Q: You have frequently spoken of your experience at the Parliament of World Religions held in Chicago many years ago. What did you learn there that confirmed your faith in Christ?
A: Yes, 5,000 delegates met from all over the world and spent about a week discussing how they might unite the religions of the world. I attended in order to spend time dialoguing with representatives of the different religions. One morning, I went to where all the literature from the different religions were on display. I was on a quest for a sinless Savior. So I asked, “What about Hinduism, does it have a sinless Savior?” The swami answered, “No, no one in Hinduism claims sinlessness.”
I learned that Buddha claimed enlightenment, but not sinlessness; Muhammad did not claim sinlessness but admitted that he, too, sought forgiveness. I checked with several other major religions and I discovered that only Christianity has a sinless Savior, able to take away our sins.
Q: So, what did the other religions have to offer their converts? Why would anyone convert to a religion that did not have a Savior?
A: In brief, they would say something like this, “Our religion teaches you how to live better, find some inner peace, and connect with God, however you wish to define him/her.”
Each taught a form of self-salvation. Your efforts, your commitment to these rules or procedures gives you direction. Obviously none had a promise of forgiveness, much less any assurance that one was forever right with God. Like a street sign, their teachers pointed the way but offered no help in taking us where we needed to go.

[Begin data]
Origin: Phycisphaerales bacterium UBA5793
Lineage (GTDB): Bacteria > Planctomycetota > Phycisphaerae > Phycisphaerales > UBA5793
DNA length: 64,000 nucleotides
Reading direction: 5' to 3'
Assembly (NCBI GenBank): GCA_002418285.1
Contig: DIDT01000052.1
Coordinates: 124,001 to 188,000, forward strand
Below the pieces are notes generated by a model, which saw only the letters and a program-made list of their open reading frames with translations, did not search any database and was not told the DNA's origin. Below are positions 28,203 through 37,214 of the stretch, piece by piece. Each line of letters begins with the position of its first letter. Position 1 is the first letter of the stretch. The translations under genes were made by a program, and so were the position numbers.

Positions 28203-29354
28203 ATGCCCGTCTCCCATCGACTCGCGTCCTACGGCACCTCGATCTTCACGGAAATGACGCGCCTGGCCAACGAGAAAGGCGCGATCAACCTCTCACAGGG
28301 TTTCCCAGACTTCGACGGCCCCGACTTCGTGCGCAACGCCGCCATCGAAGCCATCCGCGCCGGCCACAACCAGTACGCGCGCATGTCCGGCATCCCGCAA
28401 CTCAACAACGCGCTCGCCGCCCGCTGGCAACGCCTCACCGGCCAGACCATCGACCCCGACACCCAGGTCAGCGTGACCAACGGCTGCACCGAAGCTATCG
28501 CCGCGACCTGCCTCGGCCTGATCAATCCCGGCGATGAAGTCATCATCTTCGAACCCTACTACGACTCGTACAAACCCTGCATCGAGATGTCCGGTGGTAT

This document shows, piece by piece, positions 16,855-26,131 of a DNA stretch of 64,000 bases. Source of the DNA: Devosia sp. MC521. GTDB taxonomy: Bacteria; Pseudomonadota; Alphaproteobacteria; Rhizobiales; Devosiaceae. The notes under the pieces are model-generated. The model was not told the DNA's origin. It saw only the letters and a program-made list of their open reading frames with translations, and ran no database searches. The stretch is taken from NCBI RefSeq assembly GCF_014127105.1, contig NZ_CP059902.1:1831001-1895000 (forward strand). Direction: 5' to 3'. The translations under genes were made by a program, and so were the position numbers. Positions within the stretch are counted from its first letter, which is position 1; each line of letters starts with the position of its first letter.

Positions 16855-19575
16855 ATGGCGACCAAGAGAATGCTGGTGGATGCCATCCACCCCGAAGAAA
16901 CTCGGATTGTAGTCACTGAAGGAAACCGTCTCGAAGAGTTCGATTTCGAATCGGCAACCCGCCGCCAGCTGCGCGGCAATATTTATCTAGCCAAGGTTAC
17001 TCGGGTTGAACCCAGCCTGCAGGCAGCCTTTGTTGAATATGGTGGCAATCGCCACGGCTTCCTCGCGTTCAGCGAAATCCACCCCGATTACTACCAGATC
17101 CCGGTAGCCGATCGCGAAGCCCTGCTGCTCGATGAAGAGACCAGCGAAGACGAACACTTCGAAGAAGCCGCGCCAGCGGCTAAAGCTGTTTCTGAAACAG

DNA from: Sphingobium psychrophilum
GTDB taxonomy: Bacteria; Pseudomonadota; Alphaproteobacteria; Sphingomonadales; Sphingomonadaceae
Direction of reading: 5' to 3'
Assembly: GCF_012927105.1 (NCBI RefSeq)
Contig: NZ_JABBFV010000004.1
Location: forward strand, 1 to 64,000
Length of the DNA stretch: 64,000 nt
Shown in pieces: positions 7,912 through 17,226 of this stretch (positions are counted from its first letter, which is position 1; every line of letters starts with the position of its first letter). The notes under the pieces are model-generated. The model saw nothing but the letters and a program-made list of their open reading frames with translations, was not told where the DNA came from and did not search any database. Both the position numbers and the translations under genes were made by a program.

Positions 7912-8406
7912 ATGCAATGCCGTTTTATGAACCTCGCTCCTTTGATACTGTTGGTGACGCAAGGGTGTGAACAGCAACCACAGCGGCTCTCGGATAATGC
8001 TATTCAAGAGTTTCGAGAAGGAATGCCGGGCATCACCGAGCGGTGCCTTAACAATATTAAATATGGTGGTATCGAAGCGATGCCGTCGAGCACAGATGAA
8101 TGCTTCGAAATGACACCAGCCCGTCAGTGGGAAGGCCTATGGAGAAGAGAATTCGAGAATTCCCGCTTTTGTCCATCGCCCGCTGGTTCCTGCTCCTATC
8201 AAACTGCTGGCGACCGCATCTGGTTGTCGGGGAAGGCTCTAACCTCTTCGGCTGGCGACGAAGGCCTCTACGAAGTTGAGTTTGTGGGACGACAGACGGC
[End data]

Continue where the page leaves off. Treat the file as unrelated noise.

This illustration comes to mind: You are drowning in your own guilt, sin, and regret and you’re invited to join hands with religious teachers who are in the same predicament. The results: you descend into the bottom of the lake together. One sinner helping other sinners manage their sin.
But Jesus doesn’t just throw us a life vest, He scoops us out of the water, forgives our sins, and gives us His righteousness so we can be presented to God the Father as if we had never sinned.
Q: Recently a prominent evangelical pastor caused a stir when he said that it was not necessary to believe in the virgin birth to be saved. Your response?
A: Yes, I am aware of that controversy. Of course, on one level, if someone has never heard of the virgin birth they can trust Christ and be saved. I doubt that the thief on the cross knew about the virgin birth and yet he was assured of paradise with Christ.
But, and this is most important, anyone who trusts Christ as Savior would immediately believe in the virgin birth once they hear about it. If they believe that Christ is God in the flesh, which is the essence of the Gospel, why would they reject this miracle? Anyone who knowingly rejects the virgin birth is almost certainly not a Christian. Period.
Q: Speak to us about the mystery of the virgin birth.
A: Every miracle is a mystery. God just tells us what He has done, He does not tell us how He did it. In the case of the virgin birth we have unanswered questions. Did Jesus look like Mary? Evidently no, if the entire zygote was a direct creation of God. Was deity already joined with humanity in Mary’s womb? Yes, for the baby she bore was already divine. Paul said, “Great is the mystery of godliness, God was manifest in the flesh.”
Thankfully, we don’t need to understand that mystery to bow before the babe in the manger and say, “Truly this is the Son of God.”